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  • Open Access

PReS-FINAL-2026: Glucose and lipid metabolism in children with juvenile idiopathic arthritis treated with anti-TNF-alpha

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Pediatric Rheumatology201311 (Suppl 2) :P39

https://doi.org/10.1186/1546-0096-11-S2-P39

  • Published:

Keywords

  • Cholesterol
  • Blood Glucose
  • Glucose Tolerance
  • Lipid Metabolism
  • Juvenile Idiopathic Arthritis

Introduction

Inflammation and inflammatory mediators may affect glucose and lipid metabolism through a number of pathways. However, effects and mechanisms seem to vary dramatically in different individuals and settings. In obese adults with metabolic syndrome and impaired glucose-tolerance, inflammatory mediators from fat tissue including tumour necrosis factor-alpha (TNF-α) further reduce glucose tolerance. In such patients, treatment with TNF-α-blocking agents has been shown to ameliorate glucose tolerance. However, in non-obese healthy adults, vigorous exercise may induce an inflammatory response including release of TNF-α. Glucose tolerance increases during and after the exercise, and TNF-α blocking agents may inhibit this beneficial effect. Furthermore, the positive effects of exercise on cholesterol and triglyceride levels have also been diminished by TNF-α blocking agents.

In children with juvenile idiopathic arthritis (JIA) treatment with TNF-α blocking agents is increasingly common as the treatment is efficient and well tolerated. The possible harmful effects of this treatment on glucose and lipid metabolism, however, give rise to concern.

Objectives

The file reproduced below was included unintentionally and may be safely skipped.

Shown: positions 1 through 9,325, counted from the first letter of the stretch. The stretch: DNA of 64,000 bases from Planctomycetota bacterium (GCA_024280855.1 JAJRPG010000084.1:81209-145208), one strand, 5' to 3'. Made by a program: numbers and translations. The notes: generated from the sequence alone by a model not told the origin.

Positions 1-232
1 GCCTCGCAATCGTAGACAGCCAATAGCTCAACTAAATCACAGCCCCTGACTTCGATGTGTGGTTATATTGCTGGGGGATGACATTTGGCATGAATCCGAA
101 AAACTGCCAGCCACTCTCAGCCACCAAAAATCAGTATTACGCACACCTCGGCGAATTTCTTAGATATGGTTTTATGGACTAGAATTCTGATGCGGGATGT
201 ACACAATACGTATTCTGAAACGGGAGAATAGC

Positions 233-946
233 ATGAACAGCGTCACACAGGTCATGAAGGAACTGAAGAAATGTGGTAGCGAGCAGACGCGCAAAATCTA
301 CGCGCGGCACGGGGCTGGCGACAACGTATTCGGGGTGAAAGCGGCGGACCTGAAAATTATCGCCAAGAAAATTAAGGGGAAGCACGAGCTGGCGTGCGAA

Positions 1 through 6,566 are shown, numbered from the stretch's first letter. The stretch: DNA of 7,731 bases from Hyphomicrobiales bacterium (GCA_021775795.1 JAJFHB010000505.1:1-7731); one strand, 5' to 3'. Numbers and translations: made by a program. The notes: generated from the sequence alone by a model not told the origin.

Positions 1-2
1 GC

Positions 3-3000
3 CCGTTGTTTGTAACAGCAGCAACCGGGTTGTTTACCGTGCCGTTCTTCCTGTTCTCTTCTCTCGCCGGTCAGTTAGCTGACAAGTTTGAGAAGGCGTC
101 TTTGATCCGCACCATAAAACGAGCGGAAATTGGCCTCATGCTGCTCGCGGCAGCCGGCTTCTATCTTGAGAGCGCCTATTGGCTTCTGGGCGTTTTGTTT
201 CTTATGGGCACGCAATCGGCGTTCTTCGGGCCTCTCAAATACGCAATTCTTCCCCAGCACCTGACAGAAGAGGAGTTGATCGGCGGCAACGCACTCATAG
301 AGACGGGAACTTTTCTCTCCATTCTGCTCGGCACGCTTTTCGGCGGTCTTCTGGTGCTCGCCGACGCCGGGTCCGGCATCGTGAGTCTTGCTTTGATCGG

The aim of the study was to investigate the glucose and lipid metabolism in children with JIA treated with TNF-α blocking agents.

Methods

Fifty-two children with JIA were included in the study. All were treated with immunosuppressive agents: 30 were treated with methotrexate (MTX) in monotherapy, 13 were treated with MTX and a TNF-α blocking agent and 9 were treated with a TNF-α blocking agent in monotherapy. None were treated with oral glucocorticoids. All treatments had been given at least 3 months at the time of blood sampling.

All participants had a fasting blood sample drawn and subsequently the following parameters were assessed: HgbA1C (an indicator of the average blood glucose in the 8 weeks prior to testing), fasting blood glucose, total cholesterol, high density lipoprotein (HDL), low density lipoprotein (LDL) and triglyceride.

Results

Table 1

Table 1

Treatment

HgbA 1 C/percent

Fasting blood glucose/mM

Total cholesterol/mM

HDL/mM

LDL/mM

Triglyceride/mM

MTX

5.3 (0.3)

5.0 (0.5)

4.0 (0.7)

1.5 (0.4)

2.1 (0.5)

0.7 (0.3)

MTX and TNF-α blocker

5.1 (0.3)

5.0 (0.5)

4.1 (1.2)

1.4 (0.2)

2.3 (0.9)

1,1 (0.8)

TNF-α blocker

5.1 (0.2)

4.9 (0.5)

3.9 (0.7)

1.4 (0.3)

2.3 (0.5)

0.6 (0.2)

All values as mean (SD).

The data were tested and found to be normally distributed. Thus, unpaired t-test was used to compare mean-values.

Mean HgbA1C was significantly lower children treated with a TNF-α blocking agent compared to children treated with MTX as monotherapy (p = 0.01). The difference was significant in both children treated with TNF-blocker as monotherapy (p = 0.05) or in combination with MTX (p = 0.03). No other significant differences were detected.

Conclusion

Children with JIA treated with a TNF-α blocking agent have significantly lower HgbA1C. The reduction, however, is small and barely of clinical significance. No effects could be detected on fasting blood glucose or cholesterol levels. The results are reassuring with regard to the concerns for harmful long term side effects of this treatment.

Disclosure of interest

None declared.

Authors’ Affiliations

(1)
Hans Christian Andersen Childrens Hospital, Odense University Hospital, Odense, Denmark

Copyright

© Christensen and Schou; licensee BioMed Central Ltd. 2013

This article is published under license to BioMed Central Ltd. This is an Open Access article distributed under the terms of the Creative Commons Attribution License (http://creativecommons.org/licenses/by/2.0), which permits unrestricted use, distribution, and reproduction in any medium, provided the original work is properly cited. The Creative Commons Public Domain Dedication waiver (http://creativecommons.org/publicdomain/zero/1.0/) applies to the data made available in this article, unless otherwise stated.

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